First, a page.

Jan 26, 2023
Hungary’s Economy Minister Prods Central Bank to Start Rate Cuts
(Bloomberg) -- Hungary’s economy minister criticized the central bank for waiting to lower the European Union’s highest borrowing costs, saying hesitation is unwarranted because investors already expect interest rate cuts.
Reopening a rift between the cabinet and monetary policy makers, Economy Minister Marton Nagy told the Mandiner weekly that if the central bank properly telegraphed its policy actions and outlook, obstacles to “the cautious start of interest rate cuts” would fall away.
Nagy’s comments came after Deputy Governor Barnabas Virag said Tuesday a “trend-like” improvement was needed in Hungary’s risk profile before the central bank could cut the key interest rate. Rate setters hiked it to 18% in October to shore up the plunging forint.
But the economy minister said traders were already pricing in cuts and expect rates to fall to single digits by the year-end, so loosening now wouldn’t hit the currency.
“If the central bank follows the market, then the exchange rate won’t react since the steps are already priced in,” Nagy said in an interview with Mandiner published Thursday.
The central bank has sought to dampen expectations of a quick reversal, citing the EU’s fastest inflation at close to 25%, as well as the effective freeze on about $30 billion of EU funding over over rule-of-law concerns under Prime Minister Viktor Orban. Fitch Ratings cut Hungary’s credit outlook on its second-lowest investment grade to negative on Friday on economic risks.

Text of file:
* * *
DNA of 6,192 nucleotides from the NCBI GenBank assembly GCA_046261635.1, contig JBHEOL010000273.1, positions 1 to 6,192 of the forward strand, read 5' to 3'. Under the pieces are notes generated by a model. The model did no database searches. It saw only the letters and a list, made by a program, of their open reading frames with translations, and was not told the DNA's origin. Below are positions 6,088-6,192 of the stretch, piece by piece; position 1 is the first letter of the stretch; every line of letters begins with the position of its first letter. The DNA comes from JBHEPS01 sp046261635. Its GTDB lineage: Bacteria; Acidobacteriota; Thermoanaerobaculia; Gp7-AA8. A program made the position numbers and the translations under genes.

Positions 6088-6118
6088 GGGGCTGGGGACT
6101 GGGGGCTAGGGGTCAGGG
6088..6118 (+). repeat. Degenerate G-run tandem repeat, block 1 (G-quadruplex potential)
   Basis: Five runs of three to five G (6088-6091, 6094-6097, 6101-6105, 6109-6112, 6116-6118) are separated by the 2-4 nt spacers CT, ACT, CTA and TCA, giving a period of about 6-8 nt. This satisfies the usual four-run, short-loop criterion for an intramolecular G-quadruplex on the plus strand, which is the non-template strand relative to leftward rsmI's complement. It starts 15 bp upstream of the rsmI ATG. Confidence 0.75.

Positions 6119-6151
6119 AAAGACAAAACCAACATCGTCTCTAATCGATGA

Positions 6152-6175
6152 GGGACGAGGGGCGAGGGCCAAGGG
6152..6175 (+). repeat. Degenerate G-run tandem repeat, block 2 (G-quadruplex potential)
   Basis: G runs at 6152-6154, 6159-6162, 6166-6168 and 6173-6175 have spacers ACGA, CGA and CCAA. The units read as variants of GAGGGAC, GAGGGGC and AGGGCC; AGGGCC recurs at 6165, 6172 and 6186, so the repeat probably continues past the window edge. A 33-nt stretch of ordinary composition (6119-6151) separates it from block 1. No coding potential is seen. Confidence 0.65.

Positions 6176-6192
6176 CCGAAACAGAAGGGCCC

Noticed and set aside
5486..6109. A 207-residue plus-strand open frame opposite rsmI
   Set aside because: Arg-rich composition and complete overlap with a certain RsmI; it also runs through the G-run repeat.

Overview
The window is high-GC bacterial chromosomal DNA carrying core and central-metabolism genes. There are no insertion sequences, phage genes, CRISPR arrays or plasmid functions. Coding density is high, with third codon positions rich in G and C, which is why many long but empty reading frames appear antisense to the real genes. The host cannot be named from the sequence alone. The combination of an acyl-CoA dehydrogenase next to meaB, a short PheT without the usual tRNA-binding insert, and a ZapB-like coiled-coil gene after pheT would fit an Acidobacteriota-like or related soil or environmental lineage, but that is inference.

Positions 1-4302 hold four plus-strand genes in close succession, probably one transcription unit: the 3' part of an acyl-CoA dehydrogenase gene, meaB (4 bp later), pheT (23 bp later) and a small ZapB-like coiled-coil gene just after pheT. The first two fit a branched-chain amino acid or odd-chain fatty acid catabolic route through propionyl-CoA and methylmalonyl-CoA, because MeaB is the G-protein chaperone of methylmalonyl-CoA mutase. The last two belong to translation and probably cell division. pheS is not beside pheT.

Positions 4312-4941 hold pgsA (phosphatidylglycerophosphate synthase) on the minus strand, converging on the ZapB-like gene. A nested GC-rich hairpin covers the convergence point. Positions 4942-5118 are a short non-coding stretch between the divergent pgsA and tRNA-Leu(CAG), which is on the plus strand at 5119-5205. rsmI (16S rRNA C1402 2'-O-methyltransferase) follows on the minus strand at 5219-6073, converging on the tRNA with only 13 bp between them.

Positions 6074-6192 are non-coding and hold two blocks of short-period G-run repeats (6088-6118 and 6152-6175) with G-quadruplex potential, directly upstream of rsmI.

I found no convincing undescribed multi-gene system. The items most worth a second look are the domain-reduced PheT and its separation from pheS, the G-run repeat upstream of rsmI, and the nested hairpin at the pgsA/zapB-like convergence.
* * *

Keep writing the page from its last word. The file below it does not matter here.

The dispute between Orban’s administration and the central bank goes both ways. Governor Gyorgy Matolcsy railed against the cabinet last month for driving the economy into a “state of near crisis,” including by introducing a range of price caps that ended up fueling inflation instead of reining it in.
Nagy, a former deputy of Matolcsy, rejected the argument and said price caps could be removed once disinflation gathered pace.
Consumer price growth may peak at “a little over 25%” in January before starting to retreat from February and then falling “drastically” over the course of the year, Nagy said. He added that Hungary’s economy would also grow an annual 1.5% in 2023, while the budget deficit would narrow and government debt would decline.
“The central bank will decide what ‘trend-like’ means,” Nagy said.
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